Google Glass user questioned by Homeland Security in Ohio theater for suspected piracy
By John Ribeiro
Google Glass has raised privacy concerns in many countries. It now appears that it is being monitored as a potential aid to copyright infringement.
A man who wore Google Glass to a movie theater in Ohio was detained and interrogated by officials of the Department of Homeland Security, highlighting concerns that the device may be used by people to illegally record movies at a theater.
A spokesman for the Motion Picture Association of America, which works closely with theaters all over the U.S. to curb camcording and “theater-originated piracy,” said Tuesday that no such activity was discovered in the particular case.
The DHS’ Immigration and Customs Enforcement confirmed that agents of its Homeland Security Investigations interviewed the man, but did not take action after it was found that the recording device, suspected of being used to record a film at the theater, was also a pair of prescription eye glasses in which the recording function had been inactive.
In an account to the Gadgeteer, the unnamed person said he went to AMC theater in Easton Mall in Columbus, Ohio, on Saturday to watch a movie with his wife. “Because I don’t want Glass to distract me during the movie, I turn them off (but since my prescription lenses are on the frame, I still wear them),” he told the gadget review website.
DHS officials questioned the person and let him go after they determined he was not using the device to record the film, a source close to the situation said.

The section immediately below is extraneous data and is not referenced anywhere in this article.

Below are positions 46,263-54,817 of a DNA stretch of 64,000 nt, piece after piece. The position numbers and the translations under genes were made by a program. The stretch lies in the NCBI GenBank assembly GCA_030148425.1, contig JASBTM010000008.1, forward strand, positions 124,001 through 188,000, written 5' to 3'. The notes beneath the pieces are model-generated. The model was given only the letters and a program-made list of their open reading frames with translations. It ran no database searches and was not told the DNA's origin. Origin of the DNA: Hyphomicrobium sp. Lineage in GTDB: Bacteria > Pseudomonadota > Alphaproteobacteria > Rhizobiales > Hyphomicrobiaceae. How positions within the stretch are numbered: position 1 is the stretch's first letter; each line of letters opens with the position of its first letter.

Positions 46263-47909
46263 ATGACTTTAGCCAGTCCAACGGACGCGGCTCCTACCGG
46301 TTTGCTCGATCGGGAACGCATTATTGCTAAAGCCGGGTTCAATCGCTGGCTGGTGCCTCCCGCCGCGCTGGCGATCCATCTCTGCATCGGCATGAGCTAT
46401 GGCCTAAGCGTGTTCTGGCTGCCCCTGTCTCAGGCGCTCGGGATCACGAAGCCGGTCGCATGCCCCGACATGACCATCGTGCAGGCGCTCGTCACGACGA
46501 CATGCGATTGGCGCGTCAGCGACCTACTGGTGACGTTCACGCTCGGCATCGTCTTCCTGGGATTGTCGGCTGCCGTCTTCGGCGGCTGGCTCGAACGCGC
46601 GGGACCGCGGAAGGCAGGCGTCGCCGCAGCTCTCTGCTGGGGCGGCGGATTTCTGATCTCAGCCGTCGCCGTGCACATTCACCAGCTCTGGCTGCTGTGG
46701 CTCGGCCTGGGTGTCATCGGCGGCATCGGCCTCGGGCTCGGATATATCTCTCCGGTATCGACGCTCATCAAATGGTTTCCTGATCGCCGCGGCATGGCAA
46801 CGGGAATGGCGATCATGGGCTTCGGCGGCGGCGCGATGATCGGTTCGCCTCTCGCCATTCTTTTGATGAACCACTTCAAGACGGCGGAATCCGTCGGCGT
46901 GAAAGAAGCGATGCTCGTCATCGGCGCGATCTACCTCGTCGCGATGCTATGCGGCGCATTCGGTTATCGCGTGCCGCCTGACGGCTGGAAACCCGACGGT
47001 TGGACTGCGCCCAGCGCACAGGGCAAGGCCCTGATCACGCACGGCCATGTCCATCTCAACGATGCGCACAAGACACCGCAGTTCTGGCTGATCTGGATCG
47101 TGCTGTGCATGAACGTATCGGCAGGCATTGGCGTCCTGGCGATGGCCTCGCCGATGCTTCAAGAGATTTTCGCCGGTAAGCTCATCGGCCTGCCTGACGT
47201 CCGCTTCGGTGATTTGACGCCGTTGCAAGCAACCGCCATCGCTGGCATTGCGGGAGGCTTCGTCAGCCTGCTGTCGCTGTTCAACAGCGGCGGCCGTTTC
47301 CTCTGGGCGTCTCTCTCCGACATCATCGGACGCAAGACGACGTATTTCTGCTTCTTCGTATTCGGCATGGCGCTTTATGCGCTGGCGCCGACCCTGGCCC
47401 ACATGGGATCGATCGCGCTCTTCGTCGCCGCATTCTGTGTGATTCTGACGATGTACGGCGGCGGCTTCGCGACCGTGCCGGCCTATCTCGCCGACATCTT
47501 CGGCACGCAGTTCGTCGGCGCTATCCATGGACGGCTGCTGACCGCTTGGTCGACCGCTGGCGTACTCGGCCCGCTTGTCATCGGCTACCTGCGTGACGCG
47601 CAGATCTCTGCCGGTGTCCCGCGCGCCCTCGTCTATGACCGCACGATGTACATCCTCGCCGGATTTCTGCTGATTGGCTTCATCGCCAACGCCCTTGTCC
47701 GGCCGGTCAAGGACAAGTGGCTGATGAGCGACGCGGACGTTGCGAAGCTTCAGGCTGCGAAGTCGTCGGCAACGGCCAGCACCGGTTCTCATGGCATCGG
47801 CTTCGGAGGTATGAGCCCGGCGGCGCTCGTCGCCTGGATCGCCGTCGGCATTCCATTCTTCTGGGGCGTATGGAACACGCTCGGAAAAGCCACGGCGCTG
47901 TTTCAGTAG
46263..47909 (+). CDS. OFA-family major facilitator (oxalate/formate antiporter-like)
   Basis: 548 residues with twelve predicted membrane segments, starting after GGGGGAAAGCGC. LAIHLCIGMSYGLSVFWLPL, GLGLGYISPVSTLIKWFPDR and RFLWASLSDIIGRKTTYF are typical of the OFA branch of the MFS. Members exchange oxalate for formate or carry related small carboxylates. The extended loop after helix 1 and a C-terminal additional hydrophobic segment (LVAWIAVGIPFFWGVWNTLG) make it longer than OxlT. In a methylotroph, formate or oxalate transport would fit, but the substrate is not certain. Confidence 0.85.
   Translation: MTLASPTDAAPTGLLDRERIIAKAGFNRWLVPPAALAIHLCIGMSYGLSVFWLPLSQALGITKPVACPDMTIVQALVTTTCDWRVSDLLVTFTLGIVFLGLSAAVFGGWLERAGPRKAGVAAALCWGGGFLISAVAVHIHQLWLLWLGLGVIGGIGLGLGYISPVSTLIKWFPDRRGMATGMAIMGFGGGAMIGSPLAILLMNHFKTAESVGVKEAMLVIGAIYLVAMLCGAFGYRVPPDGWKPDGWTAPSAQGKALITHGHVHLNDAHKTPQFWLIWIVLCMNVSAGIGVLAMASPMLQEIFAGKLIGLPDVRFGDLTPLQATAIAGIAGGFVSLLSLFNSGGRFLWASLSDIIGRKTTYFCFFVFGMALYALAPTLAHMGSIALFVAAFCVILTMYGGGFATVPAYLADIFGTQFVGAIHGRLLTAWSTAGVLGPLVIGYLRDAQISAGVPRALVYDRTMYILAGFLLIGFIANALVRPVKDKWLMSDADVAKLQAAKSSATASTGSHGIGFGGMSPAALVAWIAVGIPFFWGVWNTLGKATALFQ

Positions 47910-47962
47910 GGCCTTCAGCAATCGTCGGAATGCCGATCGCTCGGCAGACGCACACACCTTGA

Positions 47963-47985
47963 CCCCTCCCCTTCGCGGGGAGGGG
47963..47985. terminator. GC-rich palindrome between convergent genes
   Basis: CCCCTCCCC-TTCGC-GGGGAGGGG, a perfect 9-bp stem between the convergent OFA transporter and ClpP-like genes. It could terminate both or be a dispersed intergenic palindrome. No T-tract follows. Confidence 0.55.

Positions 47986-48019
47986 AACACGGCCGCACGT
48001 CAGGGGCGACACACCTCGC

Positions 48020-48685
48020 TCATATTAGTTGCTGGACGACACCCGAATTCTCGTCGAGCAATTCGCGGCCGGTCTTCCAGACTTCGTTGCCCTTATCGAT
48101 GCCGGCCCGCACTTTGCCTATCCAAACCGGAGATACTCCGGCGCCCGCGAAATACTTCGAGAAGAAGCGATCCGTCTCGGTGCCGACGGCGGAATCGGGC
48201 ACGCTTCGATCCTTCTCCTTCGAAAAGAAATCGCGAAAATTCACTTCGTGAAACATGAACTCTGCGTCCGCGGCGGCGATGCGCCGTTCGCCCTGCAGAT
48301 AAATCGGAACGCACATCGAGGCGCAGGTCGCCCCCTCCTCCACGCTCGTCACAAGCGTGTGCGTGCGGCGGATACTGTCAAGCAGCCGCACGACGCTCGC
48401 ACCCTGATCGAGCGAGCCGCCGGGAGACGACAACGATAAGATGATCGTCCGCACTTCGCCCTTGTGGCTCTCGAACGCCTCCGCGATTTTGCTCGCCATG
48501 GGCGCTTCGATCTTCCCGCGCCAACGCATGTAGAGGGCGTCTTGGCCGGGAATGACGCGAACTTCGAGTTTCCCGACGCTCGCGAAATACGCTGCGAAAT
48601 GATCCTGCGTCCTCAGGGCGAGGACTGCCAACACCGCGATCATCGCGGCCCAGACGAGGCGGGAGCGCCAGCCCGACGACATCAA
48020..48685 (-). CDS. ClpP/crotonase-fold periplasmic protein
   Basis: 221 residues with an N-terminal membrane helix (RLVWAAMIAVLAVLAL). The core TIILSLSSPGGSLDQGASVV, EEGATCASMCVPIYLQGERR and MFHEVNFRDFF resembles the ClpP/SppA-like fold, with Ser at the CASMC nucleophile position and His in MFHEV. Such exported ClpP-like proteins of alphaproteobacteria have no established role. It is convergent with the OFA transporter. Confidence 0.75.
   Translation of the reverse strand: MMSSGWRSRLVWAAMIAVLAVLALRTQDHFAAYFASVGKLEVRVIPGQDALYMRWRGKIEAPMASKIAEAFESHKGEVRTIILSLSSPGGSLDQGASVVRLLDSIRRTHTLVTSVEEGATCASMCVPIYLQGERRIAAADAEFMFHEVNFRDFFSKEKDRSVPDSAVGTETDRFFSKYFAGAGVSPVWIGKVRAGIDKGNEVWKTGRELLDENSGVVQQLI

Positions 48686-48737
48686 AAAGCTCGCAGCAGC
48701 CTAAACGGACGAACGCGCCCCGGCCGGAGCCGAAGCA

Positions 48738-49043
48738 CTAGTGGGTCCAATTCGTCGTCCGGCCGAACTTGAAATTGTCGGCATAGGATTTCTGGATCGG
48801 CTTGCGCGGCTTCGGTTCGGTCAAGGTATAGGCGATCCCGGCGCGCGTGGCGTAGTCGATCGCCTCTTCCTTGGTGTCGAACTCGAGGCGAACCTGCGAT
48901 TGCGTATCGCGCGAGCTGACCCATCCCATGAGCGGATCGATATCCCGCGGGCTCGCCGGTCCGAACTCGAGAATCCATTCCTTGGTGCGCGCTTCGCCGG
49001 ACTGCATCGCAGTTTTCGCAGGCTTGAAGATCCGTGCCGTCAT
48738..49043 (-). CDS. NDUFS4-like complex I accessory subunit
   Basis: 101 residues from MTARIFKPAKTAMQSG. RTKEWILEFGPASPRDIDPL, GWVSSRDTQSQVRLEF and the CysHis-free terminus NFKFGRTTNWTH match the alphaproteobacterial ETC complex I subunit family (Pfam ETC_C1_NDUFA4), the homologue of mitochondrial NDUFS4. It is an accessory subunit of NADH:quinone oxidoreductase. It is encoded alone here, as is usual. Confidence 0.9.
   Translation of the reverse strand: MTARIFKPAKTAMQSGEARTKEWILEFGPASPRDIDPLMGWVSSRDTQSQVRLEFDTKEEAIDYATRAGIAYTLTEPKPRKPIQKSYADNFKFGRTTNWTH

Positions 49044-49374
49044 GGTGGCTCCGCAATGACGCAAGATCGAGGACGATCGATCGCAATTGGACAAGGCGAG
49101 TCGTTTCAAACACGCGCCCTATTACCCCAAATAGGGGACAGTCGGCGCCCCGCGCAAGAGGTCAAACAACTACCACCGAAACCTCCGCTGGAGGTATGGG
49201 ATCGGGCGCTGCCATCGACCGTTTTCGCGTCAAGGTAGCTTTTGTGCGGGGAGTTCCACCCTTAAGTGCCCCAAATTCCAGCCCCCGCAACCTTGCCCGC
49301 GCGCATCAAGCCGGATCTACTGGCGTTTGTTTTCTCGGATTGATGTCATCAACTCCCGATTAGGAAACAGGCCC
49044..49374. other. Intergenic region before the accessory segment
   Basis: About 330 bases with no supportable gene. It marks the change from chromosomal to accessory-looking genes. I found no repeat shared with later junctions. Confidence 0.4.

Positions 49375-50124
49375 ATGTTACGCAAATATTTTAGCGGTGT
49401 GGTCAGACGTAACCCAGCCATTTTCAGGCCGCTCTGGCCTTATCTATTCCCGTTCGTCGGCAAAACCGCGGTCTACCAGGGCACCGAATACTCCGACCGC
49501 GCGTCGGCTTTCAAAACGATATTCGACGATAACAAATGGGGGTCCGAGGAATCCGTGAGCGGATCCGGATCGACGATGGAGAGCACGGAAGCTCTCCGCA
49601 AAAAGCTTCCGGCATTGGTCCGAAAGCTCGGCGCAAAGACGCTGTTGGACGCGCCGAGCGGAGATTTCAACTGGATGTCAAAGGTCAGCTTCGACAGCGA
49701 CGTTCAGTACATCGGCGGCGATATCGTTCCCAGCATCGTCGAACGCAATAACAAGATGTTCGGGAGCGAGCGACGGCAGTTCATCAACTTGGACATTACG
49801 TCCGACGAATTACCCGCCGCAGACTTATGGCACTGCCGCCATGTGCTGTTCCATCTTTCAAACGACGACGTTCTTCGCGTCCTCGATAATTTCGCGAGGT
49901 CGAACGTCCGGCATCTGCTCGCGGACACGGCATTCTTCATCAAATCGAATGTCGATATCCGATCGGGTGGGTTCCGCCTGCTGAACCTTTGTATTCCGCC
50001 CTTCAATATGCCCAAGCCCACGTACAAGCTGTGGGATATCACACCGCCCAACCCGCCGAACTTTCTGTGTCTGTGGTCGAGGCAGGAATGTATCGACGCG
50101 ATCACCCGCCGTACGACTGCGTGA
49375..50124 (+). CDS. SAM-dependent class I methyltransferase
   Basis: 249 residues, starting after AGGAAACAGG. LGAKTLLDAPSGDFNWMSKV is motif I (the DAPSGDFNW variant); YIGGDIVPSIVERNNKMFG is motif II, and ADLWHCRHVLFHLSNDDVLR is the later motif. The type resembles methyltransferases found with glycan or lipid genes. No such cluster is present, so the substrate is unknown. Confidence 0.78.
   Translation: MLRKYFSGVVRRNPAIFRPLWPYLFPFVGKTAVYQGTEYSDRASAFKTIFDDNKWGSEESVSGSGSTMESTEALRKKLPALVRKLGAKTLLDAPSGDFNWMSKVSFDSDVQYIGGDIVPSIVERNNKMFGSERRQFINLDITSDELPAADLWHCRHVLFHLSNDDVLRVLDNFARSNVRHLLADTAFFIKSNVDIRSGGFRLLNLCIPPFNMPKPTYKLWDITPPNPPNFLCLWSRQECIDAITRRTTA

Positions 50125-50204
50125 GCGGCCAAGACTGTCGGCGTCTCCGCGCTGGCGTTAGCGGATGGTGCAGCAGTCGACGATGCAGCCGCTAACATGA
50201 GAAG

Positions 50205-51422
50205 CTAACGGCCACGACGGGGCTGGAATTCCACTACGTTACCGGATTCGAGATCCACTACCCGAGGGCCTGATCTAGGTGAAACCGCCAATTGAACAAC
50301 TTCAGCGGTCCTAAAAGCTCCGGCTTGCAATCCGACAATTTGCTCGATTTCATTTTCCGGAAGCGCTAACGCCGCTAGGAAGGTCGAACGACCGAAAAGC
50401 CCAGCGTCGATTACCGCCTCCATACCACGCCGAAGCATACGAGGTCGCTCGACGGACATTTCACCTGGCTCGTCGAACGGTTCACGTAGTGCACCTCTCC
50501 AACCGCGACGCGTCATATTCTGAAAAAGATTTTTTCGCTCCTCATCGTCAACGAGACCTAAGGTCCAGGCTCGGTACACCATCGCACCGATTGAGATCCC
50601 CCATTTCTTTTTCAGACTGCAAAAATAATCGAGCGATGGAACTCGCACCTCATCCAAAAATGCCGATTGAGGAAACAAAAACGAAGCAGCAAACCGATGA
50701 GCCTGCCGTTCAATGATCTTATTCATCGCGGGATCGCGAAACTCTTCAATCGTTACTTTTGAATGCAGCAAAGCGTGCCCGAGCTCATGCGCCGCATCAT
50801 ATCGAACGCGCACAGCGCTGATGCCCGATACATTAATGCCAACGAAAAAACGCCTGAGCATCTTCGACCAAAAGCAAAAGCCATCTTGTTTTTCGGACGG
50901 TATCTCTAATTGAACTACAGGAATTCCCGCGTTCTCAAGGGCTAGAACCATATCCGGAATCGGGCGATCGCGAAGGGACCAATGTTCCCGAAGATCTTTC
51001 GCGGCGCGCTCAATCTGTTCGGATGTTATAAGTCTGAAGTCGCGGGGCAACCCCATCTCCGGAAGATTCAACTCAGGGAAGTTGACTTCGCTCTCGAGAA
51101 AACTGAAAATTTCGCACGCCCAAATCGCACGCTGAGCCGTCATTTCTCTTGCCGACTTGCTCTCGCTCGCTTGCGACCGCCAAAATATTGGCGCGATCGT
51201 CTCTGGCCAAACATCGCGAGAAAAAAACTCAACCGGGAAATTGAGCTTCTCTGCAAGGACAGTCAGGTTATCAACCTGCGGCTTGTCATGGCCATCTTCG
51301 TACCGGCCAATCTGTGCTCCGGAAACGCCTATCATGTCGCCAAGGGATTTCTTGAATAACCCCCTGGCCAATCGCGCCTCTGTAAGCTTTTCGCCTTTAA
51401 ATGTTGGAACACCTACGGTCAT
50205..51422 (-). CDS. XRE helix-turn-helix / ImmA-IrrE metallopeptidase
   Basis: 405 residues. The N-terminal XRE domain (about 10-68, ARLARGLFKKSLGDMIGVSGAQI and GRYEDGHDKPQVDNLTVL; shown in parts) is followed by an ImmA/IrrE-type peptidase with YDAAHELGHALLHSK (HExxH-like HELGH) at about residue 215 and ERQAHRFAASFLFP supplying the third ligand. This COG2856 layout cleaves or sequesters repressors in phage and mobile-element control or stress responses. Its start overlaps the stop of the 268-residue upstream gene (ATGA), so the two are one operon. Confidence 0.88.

AMC Theatres confirmed in a message on Twitter that “it is true that a guest with a potential recording device inside the auditorium was questioned at our AMC Easton 30.” The theater had contacted MPAA investigators and later referred the issue to the DHS, according to the source.
Google was not immediately available for comment.
“Google Glass is an incredible innovation in the mobile sphere, and we have seen no proof that it is currently a significant threat that could result in content theft,” the MPAA spokesman said via email.
Users of Google Glass have had brushes with the law on other occasions. A court in Southern California dismissed earlier this month a traffic citation issued for wearing Google Glass while driving. The driver was stopped and issued a ticket for speeding. She got the second ticket after the California Highway Patrol officer noticed that she was wearing Google Glass.
The court commissioner dismissed the charge, saying he found no evidence that the device was in operation at the time, according to reports. The woman, Cecilia Abadie, had been cited for breaking a California state law that bars motorists from having video screens for entertainment or business applications in their line of sight while driving.
The Canadian privacy commissioner and other data protection authorities, including those in Australia, New Zealand and Israel, raised privacy concerns in June about Google’s Glass in a joint letter to the company’s CEO Larry Page. The authorities asked, among other questions, what were the privacy safeguards Google and application developers are putting in place, and how the device complies with data protection laws.
Updated at 9:34 a.m. PT to include a comment from the Department of Homeland Security.
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